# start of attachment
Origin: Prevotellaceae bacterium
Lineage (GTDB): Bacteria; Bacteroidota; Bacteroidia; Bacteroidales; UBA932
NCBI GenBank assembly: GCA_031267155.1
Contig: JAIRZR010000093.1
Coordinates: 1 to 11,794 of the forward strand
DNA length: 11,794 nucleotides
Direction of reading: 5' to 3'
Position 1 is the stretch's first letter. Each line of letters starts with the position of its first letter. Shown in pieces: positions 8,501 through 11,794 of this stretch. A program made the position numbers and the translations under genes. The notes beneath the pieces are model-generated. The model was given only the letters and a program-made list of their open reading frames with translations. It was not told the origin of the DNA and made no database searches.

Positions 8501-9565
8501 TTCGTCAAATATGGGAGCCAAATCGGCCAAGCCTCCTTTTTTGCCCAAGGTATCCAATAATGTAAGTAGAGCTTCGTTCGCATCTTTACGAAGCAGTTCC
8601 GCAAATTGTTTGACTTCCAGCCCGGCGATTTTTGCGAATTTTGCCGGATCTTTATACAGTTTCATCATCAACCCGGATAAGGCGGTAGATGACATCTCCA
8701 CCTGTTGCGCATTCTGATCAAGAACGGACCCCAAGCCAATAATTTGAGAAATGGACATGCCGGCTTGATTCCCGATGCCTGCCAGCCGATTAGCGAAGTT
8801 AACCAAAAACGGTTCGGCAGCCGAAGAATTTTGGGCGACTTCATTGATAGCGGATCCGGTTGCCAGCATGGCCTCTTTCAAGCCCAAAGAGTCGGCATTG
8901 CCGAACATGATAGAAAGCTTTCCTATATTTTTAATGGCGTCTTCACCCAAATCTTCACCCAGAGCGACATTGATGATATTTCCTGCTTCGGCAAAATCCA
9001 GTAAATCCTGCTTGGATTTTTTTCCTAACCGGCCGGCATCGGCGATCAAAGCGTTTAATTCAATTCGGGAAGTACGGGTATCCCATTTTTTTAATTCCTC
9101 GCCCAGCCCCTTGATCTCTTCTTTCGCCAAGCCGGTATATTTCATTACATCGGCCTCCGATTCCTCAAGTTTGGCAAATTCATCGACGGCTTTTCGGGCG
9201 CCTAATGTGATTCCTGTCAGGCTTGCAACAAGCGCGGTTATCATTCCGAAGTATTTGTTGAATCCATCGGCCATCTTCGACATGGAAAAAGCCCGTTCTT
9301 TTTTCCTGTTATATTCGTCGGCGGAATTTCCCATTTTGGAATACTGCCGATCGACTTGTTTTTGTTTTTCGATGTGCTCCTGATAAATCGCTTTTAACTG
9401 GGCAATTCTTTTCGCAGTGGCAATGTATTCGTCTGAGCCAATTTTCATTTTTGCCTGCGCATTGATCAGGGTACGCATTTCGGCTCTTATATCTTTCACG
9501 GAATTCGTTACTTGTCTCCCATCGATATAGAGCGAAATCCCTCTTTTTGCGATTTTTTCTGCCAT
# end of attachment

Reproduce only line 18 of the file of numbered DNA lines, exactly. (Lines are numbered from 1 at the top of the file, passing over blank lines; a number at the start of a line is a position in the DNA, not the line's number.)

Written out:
9301 TTTTCCTGTTATATTCGTCGGCGGAATTTCCCATTTTGGAATACTGCCGATCGACTTGTTTTTGTTTTTCGATGTGCTCCTGATAAATCGCTTTTAACTG